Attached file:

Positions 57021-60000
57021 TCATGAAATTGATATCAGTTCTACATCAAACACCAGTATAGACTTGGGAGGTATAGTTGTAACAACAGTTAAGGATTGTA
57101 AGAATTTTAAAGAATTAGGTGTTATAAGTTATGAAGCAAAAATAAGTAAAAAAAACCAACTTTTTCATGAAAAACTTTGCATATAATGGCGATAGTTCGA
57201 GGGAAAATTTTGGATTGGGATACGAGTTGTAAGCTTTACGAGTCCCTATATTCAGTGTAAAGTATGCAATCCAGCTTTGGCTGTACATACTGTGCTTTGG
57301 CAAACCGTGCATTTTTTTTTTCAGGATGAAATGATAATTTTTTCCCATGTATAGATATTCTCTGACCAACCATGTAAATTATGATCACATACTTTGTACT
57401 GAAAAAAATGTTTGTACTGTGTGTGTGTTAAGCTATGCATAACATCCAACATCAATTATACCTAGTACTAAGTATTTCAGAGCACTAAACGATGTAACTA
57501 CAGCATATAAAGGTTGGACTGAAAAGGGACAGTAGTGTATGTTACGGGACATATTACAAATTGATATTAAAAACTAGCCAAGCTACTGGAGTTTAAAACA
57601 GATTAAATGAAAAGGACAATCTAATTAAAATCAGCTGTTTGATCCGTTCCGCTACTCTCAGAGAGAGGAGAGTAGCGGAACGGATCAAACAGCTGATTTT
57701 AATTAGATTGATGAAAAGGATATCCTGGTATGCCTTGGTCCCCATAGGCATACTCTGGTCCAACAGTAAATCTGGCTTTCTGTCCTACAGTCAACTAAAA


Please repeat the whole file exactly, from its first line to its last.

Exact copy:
Positions 57021-60000
57021 TCATGAAATTGATATCAGTTCTACATCAAACACCAGTATAGACTTGGGAGGTATAGTTGTAACAACAGTTAAGGATTGTA
57101 AGAATTTTAAAGAATTAGGTGTTATAAGTTATGAAGCAAAAATAAGTAAAAAAAACCAACTTTTTCATGAAAAACTTTGCATATAATGGCGATAGTTCGA
57201 GGGAAAATTTTGGATTGGGATACGAGTTGTAAGCTTTACGAGTCCCTATATTCAGTGTAAAGTATGCAATCCAGCTTTGGCTGTACATACTGTGCTTTGG
57301 CAAACCGTGCATTTTTTTTTTCAGGATGAAATGATAATTTTTTCCCATGTATAGATATTCTCTGACCAACCATGTAAATTATGATCACATACTTTGTACT
57401 GAAAAAAATGTTTGTACTGTGTGTGTGTTAAGCTATGCATAACATCCAACATCAATTATACCTAGTACTAAGTATTTCAGAGCACTAAACGATGTAACTA
57501 CAGCATATAAAGGTTGGACTGAAAAGGGACAGTAGTGTATGTTACGGGACATATTACAAATTGATATTAAAAACTAGCCAAGCTACTGGAGTTTAAAACA
57601 GATTAAATGAAAAGGACAATCTAATTAAAATCAGCTGTTTGATCCGTTCCGCTACTCTCAGAGAGAGGAGAGTAGCGGAACGGATCAAACAGCTGATTTT
57701 AATTAGATTGATGAAAAGGATATCCTGGTATGCCTTGGTCCCCATAGGCATACTCTGGTCCAACAGTAAATCTGGCTTTCTGTCCTACAGTCAACTAAAA